Feeds

Brown's Building Britain website fail

More government 2.0 twattery

Top three mobile application threats

Gordon Brown is learning, once again, that it takes more than sprinkling some Web2.0 social networking nonsense around to create a political message.

The "Building Britain's Future" website launched in June with modest ambitions. It aimed to be: "the Government’s plan to work with the British people to shape our economic recovery and together build a stronger, fairer and more prosperous country."

But the site has been as successful as previous government Web2.0 twattery like MyLifeMyID, which spent £80,000 finding out that NO2ID campaigners can use the internet.

Building Britain's Future is displaying 25 comments, mostly the usual frothing-mouthed Daily Mail readers you'd expect. Commentard Graham said: "I DONT WANT A WASTE SLOP BUCKET AND YOU CAN KEEP THEM, TWO BINS AND A BLUE BOX IS QUITE SUFFICIENT SO KEEP YOU BUCKET".

A clearer view is offered by Ken Lewis: "Yet again another relaunch of government ideas with absolutely no explanation on how it is going to be paid for or details of how all these wonderful ideas will be implemented."

In total the site received 233 comments, the Cabinet Office told The FT - 25 general comments are currently displayed.

But the government rejected claims that the site was party political or over-expensive. It cost less than £10,000, the paper was told, and was mostly created by internal staff. Still, £10,000 for 233 comments? We think Vulture Towers Strategy Boutique could offer more insight for that kind of money. We could get amanfromMars to write the Labour Manifesto for that kind of cash.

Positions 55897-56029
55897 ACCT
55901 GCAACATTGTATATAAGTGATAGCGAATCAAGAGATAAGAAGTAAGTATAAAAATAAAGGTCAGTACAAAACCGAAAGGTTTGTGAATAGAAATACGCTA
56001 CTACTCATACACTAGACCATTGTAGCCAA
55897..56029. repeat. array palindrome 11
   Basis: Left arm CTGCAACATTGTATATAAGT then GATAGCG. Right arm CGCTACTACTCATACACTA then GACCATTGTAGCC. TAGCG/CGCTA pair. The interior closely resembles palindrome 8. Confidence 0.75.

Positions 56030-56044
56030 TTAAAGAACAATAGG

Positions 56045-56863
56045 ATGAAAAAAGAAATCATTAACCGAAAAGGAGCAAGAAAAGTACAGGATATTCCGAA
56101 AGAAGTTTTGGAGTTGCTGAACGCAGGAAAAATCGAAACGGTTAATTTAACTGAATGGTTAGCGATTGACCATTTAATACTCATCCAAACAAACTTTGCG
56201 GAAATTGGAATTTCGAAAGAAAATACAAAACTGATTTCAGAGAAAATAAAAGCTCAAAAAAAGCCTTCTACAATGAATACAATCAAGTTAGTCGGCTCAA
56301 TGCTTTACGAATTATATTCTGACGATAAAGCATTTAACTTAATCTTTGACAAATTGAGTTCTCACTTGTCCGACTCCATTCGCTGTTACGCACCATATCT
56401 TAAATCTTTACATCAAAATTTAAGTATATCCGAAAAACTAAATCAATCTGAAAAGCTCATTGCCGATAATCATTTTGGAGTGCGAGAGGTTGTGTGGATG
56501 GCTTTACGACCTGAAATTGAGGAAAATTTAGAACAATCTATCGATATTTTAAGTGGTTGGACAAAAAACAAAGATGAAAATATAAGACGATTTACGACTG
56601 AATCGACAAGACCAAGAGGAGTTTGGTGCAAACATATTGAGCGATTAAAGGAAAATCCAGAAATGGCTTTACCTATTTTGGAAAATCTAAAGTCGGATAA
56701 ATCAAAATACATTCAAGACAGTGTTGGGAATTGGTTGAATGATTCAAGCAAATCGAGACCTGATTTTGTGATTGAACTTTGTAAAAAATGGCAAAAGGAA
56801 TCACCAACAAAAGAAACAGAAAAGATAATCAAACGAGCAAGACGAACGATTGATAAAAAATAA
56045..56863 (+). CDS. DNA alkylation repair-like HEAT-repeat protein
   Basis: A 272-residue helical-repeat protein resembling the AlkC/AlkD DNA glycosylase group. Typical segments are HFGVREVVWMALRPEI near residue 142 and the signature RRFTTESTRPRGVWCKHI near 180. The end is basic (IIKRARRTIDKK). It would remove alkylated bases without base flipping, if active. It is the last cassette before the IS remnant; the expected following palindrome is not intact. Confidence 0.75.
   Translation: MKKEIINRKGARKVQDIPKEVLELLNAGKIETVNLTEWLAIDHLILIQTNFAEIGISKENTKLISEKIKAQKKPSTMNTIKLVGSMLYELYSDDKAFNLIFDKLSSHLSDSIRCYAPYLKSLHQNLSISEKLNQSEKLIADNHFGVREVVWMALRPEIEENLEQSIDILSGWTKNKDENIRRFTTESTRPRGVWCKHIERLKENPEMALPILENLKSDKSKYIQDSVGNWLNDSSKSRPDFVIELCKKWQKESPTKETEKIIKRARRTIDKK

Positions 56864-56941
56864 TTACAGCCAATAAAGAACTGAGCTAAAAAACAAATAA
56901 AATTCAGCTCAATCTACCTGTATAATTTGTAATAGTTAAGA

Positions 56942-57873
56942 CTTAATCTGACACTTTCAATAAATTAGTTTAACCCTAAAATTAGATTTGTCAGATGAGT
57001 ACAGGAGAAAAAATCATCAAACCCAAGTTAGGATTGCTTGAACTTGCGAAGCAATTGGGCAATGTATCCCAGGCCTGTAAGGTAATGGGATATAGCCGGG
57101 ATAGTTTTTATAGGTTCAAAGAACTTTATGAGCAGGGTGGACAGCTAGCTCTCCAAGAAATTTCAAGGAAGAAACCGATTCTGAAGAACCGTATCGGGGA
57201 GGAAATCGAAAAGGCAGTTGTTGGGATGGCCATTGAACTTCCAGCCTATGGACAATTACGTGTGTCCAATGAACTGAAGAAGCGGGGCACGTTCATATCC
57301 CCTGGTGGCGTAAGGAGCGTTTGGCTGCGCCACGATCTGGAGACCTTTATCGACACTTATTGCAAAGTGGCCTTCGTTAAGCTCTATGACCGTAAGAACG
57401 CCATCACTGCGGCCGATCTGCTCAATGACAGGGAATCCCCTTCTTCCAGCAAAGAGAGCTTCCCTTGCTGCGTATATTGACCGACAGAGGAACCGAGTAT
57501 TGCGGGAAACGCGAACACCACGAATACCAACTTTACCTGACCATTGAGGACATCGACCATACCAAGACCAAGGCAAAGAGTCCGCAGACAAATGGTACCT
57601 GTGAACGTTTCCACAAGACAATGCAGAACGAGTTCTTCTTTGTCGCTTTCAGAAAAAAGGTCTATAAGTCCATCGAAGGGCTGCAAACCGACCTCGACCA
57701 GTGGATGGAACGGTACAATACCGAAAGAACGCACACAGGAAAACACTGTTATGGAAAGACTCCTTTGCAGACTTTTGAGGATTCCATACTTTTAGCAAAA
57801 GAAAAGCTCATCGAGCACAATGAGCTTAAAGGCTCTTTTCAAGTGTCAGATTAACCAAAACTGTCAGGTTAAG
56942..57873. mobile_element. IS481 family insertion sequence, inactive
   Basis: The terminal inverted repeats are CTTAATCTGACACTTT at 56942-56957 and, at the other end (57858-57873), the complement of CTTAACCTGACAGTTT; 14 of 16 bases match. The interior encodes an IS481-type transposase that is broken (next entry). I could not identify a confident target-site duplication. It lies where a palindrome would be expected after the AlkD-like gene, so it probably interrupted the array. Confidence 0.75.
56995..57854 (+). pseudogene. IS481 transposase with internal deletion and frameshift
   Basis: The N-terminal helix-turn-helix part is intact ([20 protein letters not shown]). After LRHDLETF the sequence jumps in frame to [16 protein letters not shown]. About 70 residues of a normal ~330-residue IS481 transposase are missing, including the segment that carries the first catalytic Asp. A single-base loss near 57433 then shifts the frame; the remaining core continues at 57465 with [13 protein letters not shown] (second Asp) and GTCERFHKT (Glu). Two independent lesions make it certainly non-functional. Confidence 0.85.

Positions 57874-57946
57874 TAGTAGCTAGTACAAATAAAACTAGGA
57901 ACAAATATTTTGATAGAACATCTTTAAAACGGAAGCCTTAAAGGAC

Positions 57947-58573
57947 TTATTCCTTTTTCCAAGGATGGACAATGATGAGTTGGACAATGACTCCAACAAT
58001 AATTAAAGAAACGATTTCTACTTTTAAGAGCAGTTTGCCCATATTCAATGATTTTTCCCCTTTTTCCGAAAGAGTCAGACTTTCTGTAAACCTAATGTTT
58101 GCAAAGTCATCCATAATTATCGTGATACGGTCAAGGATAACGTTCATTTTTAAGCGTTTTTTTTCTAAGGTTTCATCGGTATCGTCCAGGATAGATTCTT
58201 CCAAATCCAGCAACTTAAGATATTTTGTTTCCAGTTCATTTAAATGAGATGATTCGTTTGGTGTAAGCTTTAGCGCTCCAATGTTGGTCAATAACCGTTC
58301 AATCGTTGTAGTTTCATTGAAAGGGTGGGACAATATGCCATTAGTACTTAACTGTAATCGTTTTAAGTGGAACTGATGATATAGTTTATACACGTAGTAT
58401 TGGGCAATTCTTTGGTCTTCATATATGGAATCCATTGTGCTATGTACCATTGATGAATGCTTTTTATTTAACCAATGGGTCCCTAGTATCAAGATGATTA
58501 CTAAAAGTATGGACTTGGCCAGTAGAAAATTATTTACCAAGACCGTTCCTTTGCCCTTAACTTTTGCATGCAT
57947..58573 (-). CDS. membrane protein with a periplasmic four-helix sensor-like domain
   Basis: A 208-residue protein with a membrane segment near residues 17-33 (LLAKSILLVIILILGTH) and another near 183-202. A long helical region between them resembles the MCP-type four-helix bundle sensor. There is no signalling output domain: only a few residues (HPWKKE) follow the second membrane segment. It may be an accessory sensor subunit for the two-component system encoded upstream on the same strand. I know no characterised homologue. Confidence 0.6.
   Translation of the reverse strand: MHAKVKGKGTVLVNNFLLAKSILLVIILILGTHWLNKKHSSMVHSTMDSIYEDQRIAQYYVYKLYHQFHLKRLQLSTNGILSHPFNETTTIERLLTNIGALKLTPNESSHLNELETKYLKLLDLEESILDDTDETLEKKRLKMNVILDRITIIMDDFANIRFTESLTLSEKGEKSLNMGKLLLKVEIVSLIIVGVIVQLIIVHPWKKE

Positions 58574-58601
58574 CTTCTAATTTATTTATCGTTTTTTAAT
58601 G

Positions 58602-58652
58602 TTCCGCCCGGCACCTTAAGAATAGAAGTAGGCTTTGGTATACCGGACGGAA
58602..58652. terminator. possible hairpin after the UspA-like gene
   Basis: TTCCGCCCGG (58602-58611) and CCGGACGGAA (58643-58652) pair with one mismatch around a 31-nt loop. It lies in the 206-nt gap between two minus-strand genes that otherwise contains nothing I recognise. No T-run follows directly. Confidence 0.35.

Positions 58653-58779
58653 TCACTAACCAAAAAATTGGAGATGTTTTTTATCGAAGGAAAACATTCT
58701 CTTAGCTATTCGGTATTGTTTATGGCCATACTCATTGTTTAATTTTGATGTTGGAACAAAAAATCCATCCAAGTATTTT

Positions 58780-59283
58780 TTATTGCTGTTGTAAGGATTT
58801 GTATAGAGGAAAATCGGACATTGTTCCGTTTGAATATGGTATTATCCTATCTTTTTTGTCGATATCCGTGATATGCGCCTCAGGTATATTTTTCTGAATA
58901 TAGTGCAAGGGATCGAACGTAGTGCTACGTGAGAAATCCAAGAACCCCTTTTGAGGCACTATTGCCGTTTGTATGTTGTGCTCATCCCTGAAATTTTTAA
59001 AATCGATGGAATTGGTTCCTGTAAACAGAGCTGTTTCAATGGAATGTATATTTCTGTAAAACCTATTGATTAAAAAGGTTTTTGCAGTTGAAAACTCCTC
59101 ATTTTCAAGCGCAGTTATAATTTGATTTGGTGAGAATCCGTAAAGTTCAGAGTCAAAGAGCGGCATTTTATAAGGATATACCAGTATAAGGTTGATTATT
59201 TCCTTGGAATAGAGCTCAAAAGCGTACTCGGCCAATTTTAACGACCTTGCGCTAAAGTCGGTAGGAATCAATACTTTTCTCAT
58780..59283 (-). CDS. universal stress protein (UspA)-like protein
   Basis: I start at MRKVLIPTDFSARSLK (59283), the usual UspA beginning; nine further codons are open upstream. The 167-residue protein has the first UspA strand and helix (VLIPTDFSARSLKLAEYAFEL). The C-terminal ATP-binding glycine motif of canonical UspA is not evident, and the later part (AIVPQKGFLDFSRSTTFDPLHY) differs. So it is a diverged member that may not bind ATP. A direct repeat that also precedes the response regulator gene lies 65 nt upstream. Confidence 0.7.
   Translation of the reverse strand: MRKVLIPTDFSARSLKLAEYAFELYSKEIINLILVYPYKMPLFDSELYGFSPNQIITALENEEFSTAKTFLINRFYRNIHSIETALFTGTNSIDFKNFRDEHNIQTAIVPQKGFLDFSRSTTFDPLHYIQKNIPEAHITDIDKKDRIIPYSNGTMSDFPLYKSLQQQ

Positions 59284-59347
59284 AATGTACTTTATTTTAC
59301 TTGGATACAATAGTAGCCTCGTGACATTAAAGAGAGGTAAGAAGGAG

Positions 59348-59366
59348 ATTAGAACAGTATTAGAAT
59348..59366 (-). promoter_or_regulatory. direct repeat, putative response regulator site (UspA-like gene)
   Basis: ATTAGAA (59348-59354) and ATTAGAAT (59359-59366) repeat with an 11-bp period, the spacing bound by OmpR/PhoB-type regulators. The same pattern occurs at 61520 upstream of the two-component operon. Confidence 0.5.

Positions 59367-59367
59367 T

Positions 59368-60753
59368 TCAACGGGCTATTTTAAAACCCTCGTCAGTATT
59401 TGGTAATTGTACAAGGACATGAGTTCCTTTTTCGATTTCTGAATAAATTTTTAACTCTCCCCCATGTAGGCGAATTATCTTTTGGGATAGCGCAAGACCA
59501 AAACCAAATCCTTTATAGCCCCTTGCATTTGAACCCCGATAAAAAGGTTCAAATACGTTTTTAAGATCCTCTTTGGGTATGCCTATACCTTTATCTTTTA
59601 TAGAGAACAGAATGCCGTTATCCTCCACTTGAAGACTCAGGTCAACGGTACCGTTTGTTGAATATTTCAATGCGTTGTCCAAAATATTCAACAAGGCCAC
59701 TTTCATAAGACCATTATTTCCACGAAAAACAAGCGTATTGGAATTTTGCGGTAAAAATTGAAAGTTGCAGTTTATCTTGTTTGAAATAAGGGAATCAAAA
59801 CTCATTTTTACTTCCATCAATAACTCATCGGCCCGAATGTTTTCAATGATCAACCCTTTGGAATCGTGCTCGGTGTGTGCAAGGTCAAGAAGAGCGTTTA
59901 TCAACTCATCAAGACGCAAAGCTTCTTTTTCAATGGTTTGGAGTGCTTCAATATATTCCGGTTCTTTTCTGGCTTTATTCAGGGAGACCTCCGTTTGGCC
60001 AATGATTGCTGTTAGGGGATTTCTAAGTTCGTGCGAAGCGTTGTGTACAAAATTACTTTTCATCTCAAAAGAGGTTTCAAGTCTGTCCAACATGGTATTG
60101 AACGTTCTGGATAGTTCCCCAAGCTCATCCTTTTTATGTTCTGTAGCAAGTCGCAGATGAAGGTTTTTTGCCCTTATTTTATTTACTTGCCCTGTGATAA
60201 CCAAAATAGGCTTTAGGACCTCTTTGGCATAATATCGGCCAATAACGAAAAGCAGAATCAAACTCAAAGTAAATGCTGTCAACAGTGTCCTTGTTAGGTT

The site's Twitter feed has 256 followers - about the number of consultants and civil servants involved, we reckon.

A related Bebo page, "Big Think", tells us that Michelle Dewbury (remember her from The Apprentice, with the blonde hair?) has been appointed to the judging panel to choose the best entry to Bebo's Big Think competition to "come up with a concrete concept to crack climate change, clamp down on crime and create career opportunities".

What about creating crap as a government communications consultant? ®

3 Big data security analytics techniques

More from The Register

next story
Putin tells Snowden: Russia conducts no US-style mass surveillance
Gov't is too broke for that, Russian prez says
One year on: diplomatic fail as Chinese APT gangs get back to work
Mandiant says past 12 months shows Beijing won't call off its hackers
Lavabit loses contempt of court appeal over protecting Snowden, customers
Judges rule complaints about government power are too little, too late
MtGox chief Karpelès refuses to come to US for g-men's grilling
Bitcoin baron says he needs another lawyer for FinCEN chat
Don't let no-hire pact suit witnesses call Steve Jobs a bullyboy, plead Apple and Google
'Irrelevant' character evidence should be excluded – lawyers
Edward Snowden on his Putin TV appearance: 'Why all the criticism?'
Denies Q&A cameo was meant to slam US, big-up Russia
Record labels sue Pandora over vintage song royalties
Companies want payout on recordings made before 1972
EFF: Feds plan to put 52 MILLION FACES into recognition database
System would identify faces as part of biometrics collection
Ex-Tony Blair adviser is new top boss at UK spy-hive GCHQ
Robert Hannigan to replace Sir Iain Lobban in the autumn
Judge halts spread of zombie Nortel patents to Texas in Google trial
Epic Rockstar patent war to be waged in California
prev story

Whitepapers

Securing web applications made simple and scalable
In this whitepaper learn how automated security testing can provide a simple and scalable way to protect your web applications.
3 Big data security analytics techniques
Applying these Big Data security analytics techniques can help you make your business safer by detecting attacks early, before significant damage is done.
The benefits of software based PBX
Why you should break free from your proprietary PBX and how to leverage your existing server hardware.
Top three mobile application threats
Learn about three of the top mobile application security threats facing businesses today and recommendations on how to mitigate the risk.
Combat fraud and increase customer satisfaction
Based on their experience using HP ArcSight Enterprise Security Manager for IT security operations, Finansbank moved to HP ArcSight ESM for fraud management.